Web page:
Technology in terms you understand. Sign up for the Confident Computing newsletter for weekly solutions to make your life easier. Click here and get The Ask Leo! Guide to Staying Safe on the Internet — FREE Edition as my thank you for subscribing!

Is Thunderbird more secure than Outlook 2010?

I just switched to Thunderbird 15 email from Outlook 2010 for better
security. In the process, I chose to retain my old email address. In order to
get and receive messages, I needed to enter “None” for the security type for
both outgoing and incoming servers, and also enter the exact same ports for
those servers for Outlook. Somewhere along the line, when entering the old
ports, a warning came up about my understanding the risks, and I chose to
continue with those ports and “None” security settings. With my present setup,
would you say that Thunderbird is still significantly more secure from viruses,
phishing, etc than Outlook 2010?

In this excerpt from
Answercast #56
, I look at the merits of security in Thunderbird vs.
Outlook.

Become a Patron of Ask Leo! and go ad-free!

Email security

So I’ve never really considered Outlook 2010 to be non-secure. I consider
Outlook and Thunderbird to be relatively equivalent on the security scale.

That’s not to say, “Outlook Express.” Outlook Express is a different program
from Outlook, and I think that everybody should be migrating away from Outlook
Express. But Outlook 2010 is a fine email program and I really don’t have any
security issues with it at all.

Now, that being said, the security that you’re discussing here… I’m not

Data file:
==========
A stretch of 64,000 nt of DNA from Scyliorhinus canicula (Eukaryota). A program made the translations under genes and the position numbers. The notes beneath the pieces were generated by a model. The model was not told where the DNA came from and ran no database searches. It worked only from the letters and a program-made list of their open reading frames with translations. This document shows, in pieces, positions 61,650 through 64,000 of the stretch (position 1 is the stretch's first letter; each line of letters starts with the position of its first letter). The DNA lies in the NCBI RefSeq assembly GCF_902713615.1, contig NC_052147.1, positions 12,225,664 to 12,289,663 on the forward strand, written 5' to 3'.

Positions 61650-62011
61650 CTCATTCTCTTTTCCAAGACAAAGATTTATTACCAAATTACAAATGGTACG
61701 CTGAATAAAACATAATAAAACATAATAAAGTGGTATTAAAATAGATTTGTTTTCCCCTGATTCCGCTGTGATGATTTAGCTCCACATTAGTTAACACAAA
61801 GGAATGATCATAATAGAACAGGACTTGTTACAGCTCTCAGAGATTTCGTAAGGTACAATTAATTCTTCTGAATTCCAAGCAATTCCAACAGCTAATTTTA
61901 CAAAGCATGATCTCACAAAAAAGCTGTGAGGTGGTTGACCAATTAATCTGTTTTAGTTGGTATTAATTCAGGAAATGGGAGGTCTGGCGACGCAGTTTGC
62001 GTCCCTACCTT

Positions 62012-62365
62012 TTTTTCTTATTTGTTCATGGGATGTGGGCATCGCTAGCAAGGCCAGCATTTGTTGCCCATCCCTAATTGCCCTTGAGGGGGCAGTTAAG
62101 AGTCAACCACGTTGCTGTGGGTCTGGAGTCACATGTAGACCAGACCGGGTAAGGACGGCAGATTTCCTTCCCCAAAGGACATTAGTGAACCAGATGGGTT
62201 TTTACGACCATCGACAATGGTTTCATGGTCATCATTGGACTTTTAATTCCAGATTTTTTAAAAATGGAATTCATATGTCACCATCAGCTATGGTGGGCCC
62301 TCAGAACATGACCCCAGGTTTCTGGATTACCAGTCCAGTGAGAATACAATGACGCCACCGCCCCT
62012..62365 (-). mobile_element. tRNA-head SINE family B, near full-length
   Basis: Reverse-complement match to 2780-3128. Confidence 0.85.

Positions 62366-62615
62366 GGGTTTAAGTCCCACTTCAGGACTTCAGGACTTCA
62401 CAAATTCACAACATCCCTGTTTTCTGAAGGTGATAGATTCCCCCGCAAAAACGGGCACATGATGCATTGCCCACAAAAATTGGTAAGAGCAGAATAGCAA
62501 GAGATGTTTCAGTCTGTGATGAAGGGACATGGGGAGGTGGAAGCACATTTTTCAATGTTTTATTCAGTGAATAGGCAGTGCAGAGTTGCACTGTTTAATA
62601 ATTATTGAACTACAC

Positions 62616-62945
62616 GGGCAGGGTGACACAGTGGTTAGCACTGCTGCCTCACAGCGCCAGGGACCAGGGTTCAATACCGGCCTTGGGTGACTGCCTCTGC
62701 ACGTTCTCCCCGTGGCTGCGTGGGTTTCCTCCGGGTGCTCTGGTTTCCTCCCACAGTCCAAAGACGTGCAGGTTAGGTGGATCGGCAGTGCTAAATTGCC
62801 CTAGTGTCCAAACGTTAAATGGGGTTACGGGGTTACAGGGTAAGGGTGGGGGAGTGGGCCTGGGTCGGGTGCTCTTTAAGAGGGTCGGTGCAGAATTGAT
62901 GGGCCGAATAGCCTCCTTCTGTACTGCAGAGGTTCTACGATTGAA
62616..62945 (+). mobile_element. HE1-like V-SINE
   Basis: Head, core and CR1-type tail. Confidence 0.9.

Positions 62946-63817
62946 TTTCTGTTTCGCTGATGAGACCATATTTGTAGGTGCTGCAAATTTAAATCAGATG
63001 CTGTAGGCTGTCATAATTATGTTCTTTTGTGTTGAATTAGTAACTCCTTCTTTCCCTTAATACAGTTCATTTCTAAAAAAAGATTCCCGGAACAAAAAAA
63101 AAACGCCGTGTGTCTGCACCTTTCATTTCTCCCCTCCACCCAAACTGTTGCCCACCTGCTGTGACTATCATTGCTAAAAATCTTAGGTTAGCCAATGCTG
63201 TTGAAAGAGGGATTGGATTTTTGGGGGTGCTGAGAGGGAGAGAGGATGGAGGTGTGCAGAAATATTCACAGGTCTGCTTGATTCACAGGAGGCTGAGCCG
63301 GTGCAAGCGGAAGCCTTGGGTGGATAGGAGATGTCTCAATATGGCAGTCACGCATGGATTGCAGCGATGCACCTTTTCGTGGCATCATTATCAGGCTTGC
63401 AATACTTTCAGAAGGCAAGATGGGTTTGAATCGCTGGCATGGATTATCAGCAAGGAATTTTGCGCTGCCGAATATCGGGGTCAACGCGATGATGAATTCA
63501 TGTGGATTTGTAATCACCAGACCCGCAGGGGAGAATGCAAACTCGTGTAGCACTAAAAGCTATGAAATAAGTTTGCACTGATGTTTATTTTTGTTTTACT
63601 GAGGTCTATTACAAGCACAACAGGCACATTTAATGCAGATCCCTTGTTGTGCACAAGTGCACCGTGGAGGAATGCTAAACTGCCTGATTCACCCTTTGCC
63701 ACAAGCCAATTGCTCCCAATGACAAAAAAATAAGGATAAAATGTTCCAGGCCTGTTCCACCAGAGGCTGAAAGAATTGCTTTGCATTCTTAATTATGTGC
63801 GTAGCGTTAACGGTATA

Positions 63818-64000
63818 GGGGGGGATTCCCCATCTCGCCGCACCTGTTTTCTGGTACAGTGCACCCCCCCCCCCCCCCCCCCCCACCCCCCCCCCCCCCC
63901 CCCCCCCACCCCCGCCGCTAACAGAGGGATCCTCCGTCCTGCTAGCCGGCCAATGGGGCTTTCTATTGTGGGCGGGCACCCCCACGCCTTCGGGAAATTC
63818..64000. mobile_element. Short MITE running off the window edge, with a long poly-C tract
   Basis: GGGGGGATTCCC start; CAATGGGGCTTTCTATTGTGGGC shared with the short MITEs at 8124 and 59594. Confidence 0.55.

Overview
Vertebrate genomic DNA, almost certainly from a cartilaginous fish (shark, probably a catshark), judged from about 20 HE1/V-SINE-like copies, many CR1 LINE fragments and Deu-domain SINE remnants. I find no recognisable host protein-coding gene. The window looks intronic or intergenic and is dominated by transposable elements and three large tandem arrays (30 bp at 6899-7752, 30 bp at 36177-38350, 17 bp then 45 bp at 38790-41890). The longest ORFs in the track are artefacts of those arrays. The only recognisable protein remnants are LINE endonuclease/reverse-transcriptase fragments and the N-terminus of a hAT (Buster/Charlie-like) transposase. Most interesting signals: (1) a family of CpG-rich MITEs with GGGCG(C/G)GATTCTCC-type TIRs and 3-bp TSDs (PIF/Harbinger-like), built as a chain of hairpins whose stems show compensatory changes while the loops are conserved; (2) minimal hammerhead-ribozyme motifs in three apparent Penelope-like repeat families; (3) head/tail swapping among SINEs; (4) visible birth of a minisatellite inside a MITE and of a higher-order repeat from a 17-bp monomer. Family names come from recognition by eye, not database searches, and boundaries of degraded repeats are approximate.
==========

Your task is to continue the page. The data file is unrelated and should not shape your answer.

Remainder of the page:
really sure what it is you’re trying to avoid.

ISP security settings

The way that your computer connects to your ISP is not something that would
change simply by changing email programs. If your ISP requires a certain type
of connection on a certain type of port in order to access your email, that’s
independent of the email program you’re using.

In other words, yes, absolutely. The settings that you would be using in
Outlook would be exactly the same settings that you would be using in
Thunderbird. There would be no difference. Those settings are determined by
your ISP or your ESP (your email service provider).

Set up a secure connection

Now, that being said, you might want to look into your email service
provider and see if perhaps they do provide you the opportunity to make secure
selections.

The difference in the connection that we’re talking about here is that
usually, for example:

  • For sending email, port 25 is the port that’s being used
    for SMTP (outgoing email) and it’s not encrypted, which means that anybody
    snooping in on your internet connection could see the email you’re sending.
    It’s one of the things you don’t want to have happen, for example, in an open
    Wi-Fi hotspot.

Now, there are usually alternatives.

  • Port 465 (if I’m not mistaken) or 587
    Those are ports that some email service providers provide as additional ways to
    send your email that allow you to check that encrypted box, “Use SSL
    security.”

So what happens is when email is sent on those ports, the email, (the
connection itself) is actually encrypted between your computer and the email
server. That means that anybody snooping in on your ethernet connection or
your Wi-Fi connection would only see encrypted noise. They wouldn’t be able to
actually see the messages that are going back and forth.